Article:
On October 13, the Foundation for Excellence in Education will bring its National Summit for Education Reform to San Francisco. No one disputes that American schools need improvement, but many us engaged in the daily struggle to provide a quality education to every child feel the Foundation’s agenda of more testing, expanding charter schools and ending local control amounts to a deep misunderstanding of the source of and solution to the problems in our schools.
Teachers and parents in California’s schools are stressed and demoralized. Budget cuts have decimated staff, leaving us near the bottom of all states in per pupil spending, and staffing ratios for teachers, administrators, counselors, librarians, and nurses. Elementary classrooms are exceeding thirty students each, high schools going over forty. The challenges mount, yet schools carry on.
Meanwhile, conference speakers are pushing reforms such as eliminating local school boards, increasing vouchers and charter schools, pulling the “parent trigger”, attacking unions, and evaluating teachers based on standardized test scores. Support for the vast majority of public schools and their teachers is nowhere in the agenda. Jeb Bush (chair of the Foundation) and Rupert Murdoch are scheduled as keynote speakers. Will they disclose in those speeches the nature of their personal and family financial stakes in charter schools, textbook publishing, and testing and data systems they champion in the name of reform?
Instead of abandoning local control of schools, San Franciscans have repeatedly shown the importance of joining together to support all schools and students. In 2004, San Francisco voters approved the Public Education Enrichment Fund, which provides millions of dollars for preschool, sports, libraries, and the arts in public schools. In 2008, they passed a parcel tax to fund improved teacher retention, compensation, and evaluation.
Instead of a “parent trigger”, we prefer authentic parent engagement. San Francisco Unified recently passed a parent engagement policy that calls for the district to move parents away from a “dependency” model and towards an “empowerment” model. Luther Burbank High School in Sacramento has a “Parent University” to educate parents about expectations for their children in high school and college.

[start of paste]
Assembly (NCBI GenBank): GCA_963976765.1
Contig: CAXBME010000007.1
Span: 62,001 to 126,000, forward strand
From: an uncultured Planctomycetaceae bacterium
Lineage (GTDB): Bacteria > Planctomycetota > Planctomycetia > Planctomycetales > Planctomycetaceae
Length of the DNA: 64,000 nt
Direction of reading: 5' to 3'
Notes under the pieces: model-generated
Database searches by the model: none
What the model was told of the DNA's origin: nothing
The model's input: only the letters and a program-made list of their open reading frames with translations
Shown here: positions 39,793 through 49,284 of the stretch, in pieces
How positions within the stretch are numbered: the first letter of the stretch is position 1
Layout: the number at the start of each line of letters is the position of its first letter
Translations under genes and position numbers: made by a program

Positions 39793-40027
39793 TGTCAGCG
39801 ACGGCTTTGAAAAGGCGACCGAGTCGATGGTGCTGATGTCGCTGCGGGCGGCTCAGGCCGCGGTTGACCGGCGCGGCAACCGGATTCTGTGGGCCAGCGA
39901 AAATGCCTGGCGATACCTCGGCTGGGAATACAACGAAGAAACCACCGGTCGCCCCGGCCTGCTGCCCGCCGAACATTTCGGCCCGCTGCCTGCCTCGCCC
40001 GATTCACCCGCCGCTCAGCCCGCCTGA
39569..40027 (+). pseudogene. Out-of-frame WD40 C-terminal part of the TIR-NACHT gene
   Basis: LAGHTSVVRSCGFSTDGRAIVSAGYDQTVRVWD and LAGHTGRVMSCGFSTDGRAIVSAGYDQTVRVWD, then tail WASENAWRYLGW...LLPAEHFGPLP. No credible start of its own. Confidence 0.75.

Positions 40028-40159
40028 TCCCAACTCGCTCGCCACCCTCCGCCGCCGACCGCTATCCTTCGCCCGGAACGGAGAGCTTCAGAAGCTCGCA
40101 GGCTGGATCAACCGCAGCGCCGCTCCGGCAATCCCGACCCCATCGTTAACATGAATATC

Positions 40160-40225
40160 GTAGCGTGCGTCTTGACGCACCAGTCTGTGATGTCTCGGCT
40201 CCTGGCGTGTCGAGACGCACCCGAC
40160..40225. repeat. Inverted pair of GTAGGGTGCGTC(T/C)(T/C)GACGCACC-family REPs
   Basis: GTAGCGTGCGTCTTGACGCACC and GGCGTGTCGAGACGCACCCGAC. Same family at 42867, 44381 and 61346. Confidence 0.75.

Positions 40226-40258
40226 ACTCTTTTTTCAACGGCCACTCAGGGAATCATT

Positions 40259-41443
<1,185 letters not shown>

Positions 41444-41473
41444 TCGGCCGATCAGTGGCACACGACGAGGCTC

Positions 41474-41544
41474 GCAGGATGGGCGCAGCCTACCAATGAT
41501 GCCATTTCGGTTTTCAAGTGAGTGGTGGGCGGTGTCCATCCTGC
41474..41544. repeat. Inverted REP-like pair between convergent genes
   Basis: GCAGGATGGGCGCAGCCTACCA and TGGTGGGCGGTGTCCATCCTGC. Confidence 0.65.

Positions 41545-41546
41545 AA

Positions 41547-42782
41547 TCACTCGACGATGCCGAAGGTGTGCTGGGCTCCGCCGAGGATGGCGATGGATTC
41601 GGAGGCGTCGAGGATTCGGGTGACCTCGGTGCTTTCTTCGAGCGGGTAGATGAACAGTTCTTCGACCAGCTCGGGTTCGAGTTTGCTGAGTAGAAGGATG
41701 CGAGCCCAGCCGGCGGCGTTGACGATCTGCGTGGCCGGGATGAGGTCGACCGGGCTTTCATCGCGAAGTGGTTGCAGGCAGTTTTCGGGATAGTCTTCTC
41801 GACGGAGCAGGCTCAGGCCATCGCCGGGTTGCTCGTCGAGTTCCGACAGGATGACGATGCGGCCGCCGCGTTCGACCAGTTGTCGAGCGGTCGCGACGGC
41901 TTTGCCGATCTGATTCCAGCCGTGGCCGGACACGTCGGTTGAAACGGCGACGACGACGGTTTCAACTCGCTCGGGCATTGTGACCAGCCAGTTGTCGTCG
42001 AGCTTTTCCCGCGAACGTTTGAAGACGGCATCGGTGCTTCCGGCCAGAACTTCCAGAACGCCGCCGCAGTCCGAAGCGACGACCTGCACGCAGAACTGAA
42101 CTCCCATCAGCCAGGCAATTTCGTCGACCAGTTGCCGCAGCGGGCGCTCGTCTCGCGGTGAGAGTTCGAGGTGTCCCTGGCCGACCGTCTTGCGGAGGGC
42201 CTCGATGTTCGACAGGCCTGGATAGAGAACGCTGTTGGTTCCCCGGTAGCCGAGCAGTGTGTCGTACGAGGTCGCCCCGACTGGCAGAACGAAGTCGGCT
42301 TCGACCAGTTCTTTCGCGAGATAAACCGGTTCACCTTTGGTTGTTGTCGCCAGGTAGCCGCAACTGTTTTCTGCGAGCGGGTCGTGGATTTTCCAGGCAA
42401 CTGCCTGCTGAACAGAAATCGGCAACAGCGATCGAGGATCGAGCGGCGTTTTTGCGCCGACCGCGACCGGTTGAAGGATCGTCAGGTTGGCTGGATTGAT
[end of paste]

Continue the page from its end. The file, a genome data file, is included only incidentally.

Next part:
Instead of attacking unions, reformers should look at California’s Quality Education Investment Act, spearheaded by the California Teachers Association, and the National Education Association’s Priority Schools Campaign. These efforts show that union-management partnerships can reform schools without creating labor conflicts.
Instead of relentlessly promoting privately-managed charter schools, reformers should acknowledge that charters are not a magic bullet; research on their effectiveness mixed at best, as is their commitment to educating all students.
The conference speakers will tout using student test scores for teacher evaluation and pay, but all three leading educational research organizations reject that evaluation approach, and test-based performance-pay has a consistently dismal record of waste and failure. Still, evaluations do need improvement. Accomplished California Teachers has published teacher evaluation reform proposals that have the backing of teachers and researchers, and shared this report with lawmakers and school districts. In coming months we will publish recommendations for additional reforms to the profession.
On October 13, at 4 p.m., supporters of public education will rally outside conference headquarters (the Palace Hotel, at 2 Montgomery St.). We will stand up in favor of reforms that truly empower local communities and invest in quality public schools providing a well-rounded education for all students.
David B. Cohen is a public high school teacher in California, and Associate Director of Accomplished California Teachers, a teacher leadership network. Rachel Powell Norton is a member of the Board of Education of the San Francisco Unified School District.Filed under: Archive